Summer Community of Scholars

Who's melding diverse disciplines?

FOUAD BOUZEINEDDINE

When I first came to Clark I intended to study premed, and become a neurologist. However, as soon as I took my first biology class, the freshman seminar, I fell in love with genetics. And then when I took microbiology, I loved that too. And anatomy. And developmental biology. Everything I’ve taken has broadened my interests. Now I always advise everyone to take as broad a spectrum of courses as they can. If you look hard enough you can see the interconnection of all the sciences and humanities. That is what captivates me and what is really fun for me about learning. Now I am a biology and psychology major, and enjoy the fact that many people I know still think I’m an English, government, or philosophy major. As for neurology…maybe later!

I first got to work on biology research last summer, when I did an internship at UMass Medical School with Dr. Marc Freeman’s lab. I worked on identifying genes and proteins required for glial invasiveness and engulfment in Drosophila. It was a fantastic opportunity, and I had a great time, especially with the fancy confocal imaging microscopes. It really is incredible the resources and facilities that are at our disposal, either here at Clark or elsewhere in the Consortium. After my internship, I joined Dr. Justin Thackeray's lab and started the work I am currently involved in. I am looking at a mutation of the small wing gene in Drosophila, trying to explain the effects of the disruption of the gene at the cellular level, using a tag to track the expression of the mutated gene, and inducing patches of the mutation in an otherwise normal organism. I plan on continuing this work throughout the next year, my fifth year, when with any luck, I can earn the Master’s degree. (Editors note, Fouad does not need luck, he is a star; Editor = S. Foster, Chair of Biology)>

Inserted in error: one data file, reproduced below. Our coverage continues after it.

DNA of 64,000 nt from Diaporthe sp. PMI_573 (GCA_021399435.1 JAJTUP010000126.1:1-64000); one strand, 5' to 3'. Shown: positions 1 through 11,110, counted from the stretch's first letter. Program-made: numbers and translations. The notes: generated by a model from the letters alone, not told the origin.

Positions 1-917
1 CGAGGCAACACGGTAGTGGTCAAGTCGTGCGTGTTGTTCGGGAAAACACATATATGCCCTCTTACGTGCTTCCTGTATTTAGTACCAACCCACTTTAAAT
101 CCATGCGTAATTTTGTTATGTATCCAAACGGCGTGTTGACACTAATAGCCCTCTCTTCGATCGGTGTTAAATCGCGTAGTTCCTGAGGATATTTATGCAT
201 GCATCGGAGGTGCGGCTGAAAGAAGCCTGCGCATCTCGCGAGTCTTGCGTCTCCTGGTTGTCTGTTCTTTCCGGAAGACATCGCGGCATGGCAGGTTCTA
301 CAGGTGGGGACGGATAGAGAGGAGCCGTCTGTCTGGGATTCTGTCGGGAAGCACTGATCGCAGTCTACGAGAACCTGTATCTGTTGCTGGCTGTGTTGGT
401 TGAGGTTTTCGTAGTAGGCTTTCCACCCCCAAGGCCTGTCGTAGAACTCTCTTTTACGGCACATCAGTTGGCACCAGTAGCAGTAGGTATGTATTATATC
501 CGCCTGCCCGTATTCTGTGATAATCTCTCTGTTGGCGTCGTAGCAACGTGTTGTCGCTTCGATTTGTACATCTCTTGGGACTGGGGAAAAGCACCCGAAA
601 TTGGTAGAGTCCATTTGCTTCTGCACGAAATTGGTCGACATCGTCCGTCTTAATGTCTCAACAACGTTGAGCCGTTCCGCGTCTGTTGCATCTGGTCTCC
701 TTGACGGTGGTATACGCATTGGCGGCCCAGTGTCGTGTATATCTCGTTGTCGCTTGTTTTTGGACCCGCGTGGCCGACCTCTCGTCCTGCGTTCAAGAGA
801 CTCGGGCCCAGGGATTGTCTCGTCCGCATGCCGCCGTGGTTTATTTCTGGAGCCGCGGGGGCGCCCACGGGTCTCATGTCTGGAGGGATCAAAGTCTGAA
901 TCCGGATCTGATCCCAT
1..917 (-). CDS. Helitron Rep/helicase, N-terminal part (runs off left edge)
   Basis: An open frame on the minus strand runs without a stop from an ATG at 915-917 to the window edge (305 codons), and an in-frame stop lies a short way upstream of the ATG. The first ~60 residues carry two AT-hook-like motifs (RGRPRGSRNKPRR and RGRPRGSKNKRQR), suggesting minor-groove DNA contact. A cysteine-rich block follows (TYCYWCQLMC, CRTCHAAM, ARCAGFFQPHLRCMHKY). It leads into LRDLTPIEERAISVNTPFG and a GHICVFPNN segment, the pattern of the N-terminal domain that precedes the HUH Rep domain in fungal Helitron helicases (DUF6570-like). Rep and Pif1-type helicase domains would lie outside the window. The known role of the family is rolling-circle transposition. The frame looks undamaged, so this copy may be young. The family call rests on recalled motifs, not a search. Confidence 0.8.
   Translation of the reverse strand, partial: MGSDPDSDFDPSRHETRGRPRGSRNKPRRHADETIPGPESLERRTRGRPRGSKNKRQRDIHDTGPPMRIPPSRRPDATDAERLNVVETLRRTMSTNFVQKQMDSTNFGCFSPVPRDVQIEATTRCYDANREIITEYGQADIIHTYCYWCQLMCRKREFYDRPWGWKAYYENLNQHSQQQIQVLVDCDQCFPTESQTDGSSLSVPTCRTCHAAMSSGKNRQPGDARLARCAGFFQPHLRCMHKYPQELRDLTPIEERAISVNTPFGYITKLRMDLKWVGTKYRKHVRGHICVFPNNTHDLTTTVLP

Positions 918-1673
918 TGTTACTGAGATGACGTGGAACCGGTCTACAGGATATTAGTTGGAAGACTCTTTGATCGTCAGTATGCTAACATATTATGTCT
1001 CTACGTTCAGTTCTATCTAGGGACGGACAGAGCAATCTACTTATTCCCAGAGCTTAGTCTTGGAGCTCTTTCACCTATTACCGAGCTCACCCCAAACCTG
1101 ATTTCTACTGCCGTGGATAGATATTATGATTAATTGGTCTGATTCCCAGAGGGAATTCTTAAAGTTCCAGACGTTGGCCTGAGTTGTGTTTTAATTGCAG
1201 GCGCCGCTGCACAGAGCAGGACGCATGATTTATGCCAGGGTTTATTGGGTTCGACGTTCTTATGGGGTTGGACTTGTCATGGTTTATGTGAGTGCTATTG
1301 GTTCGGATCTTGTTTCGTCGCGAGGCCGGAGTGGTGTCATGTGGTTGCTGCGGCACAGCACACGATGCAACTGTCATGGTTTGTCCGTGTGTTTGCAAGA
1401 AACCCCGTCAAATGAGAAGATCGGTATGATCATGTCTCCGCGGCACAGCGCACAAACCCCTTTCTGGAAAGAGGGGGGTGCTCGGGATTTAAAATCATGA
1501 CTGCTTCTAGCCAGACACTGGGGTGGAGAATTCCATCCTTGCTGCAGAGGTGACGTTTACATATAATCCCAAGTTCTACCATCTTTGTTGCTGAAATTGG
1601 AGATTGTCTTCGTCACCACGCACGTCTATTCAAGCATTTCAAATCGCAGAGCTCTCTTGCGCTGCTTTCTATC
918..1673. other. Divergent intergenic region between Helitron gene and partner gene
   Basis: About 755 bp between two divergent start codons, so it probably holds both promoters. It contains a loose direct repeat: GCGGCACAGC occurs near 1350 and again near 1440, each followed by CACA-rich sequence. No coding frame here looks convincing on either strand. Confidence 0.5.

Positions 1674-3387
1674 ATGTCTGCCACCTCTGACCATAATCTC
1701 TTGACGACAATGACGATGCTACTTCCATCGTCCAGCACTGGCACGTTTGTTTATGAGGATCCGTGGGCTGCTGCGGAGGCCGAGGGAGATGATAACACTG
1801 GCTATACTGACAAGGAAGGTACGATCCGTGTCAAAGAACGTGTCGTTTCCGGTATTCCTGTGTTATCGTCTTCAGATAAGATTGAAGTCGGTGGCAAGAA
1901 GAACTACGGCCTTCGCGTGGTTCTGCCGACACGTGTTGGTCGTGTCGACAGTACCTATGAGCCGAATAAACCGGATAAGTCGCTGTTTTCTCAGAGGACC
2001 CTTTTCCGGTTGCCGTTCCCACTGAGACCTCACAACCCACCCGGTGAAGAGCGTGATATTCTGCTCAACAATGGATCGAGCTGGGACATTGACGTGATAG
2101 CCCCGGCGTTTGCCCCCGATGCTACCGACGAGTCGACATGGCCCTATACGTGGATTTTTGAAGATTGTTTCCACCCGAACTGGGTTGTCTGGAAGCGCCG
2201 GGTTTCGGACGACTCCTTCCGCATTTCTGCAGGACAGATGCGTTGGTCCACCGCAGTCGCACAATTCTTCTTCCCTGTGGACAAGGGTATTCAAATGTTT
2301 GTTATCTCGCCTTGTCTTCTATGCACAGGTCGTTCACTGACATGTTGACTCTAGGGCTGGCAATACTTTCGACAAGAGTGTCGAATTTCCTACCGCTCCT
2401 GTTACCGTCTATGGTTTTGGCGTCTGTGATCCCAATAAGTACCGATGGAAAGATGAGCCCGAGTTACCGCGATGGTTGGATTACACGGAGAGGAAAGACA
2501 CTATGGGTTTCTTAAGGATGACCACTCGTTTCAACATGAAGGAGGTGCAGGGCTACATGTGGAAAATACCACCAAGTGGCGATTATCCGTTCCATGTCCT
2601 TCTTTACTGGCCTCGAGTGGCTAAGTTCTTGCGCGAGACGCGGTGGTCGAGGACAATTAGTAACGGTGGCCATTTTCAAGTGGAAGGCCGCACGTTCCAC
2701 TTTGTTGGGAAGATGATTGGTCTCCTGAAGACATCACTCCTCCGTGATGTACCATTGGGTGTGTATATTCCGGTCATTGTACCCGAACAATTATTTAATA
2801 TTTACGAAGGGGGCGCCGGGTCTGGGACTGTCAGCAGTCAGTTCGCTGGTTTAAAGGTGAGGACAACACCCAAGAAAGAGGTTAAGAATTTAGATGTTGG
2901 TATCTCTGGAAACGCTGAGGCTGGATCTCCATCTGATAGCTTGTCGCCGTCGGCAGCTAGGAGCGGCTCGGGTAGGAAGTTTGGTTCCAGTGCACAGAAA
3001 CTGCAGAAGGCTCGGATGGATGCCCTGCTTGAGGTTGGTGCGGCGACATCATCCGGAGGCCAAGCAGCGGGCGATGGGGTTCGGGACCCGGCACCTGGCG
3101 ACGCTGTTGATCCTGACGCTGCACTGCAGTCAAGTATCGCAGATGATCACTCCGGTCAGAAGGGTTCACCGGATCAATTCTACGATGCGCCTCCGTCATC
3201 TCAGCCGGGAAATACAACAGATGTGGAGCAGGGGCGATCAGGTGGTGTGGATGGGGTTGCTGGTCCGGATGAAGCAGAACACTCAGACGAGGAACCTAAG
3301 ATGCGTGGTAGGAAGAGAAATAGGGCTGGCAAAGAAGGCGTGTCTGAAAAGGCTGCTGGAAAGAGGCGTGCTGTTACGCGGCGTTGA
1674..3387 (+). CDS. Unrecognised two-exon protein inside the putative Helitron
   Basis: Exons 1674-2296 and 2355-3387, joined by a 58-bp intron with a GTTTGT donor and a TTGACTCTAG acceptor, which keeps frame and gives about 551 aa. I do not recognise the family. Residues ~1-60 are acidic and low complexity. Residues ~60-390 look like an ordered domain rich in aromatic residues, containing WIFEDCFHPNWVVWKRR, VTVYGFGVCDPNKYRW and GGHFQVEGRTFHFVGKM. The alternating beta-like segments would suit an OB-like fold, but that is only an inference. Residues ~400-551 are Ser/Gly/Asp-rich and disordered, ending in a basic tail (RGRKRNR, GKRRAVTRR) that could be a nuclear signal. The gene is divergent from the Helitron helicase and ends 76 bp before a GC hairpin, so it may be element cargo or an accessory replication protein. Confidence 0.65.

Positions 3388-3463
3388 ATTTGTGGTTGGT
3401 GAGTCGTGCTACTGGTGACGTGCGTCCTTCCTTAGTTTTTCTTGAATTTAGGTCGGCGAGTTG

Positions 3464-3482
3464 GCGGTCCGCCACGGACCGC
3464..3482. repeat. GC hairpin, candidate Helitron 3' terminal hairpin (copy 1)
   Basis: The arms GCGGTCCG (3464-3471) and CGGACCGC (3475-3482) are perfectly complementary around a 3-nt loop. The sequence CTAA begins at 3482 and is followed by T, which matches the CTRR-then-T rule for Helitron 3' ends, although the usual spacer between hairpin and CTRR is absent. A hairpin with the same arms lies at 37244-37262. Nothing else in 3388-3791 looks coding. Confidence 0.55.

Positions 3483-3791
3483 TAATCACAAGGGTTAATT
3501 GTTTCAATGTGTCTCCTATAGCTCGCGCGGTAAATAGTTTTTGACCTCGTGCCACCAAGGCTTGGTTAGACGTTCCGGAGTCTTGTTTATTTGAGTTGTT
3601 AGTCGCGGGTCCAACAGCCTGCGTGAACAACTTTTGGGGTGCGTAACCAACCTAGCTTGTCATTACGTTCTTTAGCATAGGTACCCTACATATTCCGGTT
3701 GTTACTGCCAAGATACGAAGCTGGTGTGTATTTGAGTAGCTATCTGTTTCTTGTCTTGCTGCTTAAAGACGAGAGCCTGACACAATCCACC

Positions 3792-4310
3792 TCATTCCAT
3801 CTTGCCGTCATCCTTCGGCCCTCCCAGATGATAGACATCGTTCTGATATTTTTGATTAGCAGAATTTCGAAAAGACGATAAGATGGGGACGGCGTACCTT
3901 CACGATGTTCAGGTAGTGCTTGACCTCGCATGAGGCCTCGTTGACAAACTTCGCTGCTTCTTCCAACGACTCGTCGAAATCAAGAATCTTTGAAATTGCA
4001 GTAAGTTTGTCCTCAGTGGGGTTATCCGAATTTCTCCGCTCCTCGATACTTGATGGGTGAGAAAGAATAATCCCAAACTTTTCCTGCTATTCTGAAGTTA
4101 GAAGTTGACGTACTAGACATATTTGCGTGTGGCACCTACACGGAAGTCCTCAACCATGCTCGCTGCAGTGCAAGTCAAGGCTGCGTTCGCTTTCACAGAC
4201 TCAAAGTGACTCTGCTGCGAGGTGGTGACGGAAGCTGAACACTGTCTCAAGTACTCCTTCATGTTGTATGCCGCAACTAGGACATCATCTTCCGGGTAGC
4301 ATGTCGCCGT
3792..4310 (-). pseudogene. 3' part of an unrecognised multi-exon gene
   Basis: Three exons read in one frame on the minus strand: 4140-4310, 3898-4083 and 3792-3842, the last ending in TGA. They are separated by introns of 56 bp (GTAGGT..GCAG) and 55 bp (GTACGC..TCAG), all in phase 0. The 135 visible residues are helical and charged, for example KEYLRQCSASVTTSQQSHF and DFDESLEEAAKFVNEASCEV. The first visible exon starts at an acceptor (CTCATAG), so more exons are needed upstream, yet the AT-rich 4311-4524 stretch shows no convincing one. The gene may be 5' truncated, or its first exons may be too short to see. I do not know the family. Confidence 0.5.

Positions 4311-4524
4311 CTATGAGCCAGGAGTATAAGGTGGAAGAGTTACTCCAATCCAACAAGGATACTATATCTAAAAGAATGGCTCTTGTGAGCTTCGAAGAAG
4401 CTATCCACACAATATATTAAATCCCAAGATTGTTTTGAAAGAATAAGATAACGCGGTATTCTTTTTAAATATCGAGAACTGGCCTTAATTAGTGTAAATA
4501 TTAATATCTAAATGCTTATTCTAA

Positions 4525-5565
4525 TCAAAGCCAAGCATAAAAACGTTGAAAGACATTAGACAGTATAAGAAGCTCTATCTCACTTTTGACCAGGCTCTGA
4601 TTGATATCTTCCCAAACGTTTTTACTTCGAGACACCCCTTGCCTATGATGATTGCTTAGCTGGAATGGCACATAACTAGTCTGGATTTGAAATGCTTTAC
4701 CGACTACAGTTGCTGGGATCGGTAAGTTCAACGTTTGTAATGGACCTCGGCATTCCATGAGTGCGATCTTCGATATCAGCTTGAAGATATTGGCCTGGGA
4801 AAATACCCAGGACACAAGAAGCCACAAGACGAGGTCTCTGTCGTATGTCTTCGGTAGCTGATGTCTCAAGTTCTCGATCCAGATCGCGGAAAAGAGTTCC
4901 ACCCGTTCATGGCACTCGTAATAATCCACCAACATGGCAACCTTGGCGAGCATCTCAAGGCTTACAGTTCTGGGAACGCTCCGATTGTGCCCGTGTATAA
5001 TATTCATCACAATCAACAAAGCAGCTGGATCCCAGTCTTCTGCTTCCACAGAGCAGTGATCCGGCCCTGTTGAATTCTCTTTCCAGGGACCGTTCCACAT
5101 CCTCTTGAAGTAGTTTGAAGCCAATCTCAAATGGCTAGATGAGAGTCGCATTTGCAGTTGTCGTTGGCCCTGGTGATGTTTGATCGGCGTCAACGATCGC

Outside the Lab

I have a seemingly completely separate interest in psychology, my other major. Although I am very interested in the intersection of the two fields, at the level of the neurosciences, my research there currently focuses on the psychology of political participation, polarization, and conflict. I have done field research in Lebanon under the supervision of Dr. Joseph de Rivera, and am working on another research study for my honors thesis on leadership roles in intergroup attitudes and conflict resolution. I have also worked briefly with Dr. Lene Arnett Jensen on moral psychology research. I was an undergrad TA for Intro to Psych, and teach Arabic to the willing in my spare time. Teaching, it seems to me, can be just as good as learning. As for extracurricular activities, I was the Student Council representative on the University's Undergraduate Academic Board, secretary of the Muslim Cultural Society, vice president of the Undergraduate Psychology Committee, and vice president of the Dead Poets' Society. I am also involved with Clark PeaceWorks and Amnesty International. My interests include music, particularly blues and jazz, literature, travel, languages, politics, soccer, table tennis, and basketball.

Awards/Honors

Presidential Scholarship, 2005-2009

Simon and Eve Colin Award for Undergraduate Creativity in Psychology, 2008-2009

Margaret M. Comer Award, Summer 2008

Phi Beta Kappa, Spring 2008

Psi Chi, Spring 2009

e-mail: fbouzeineddine@clarku.edu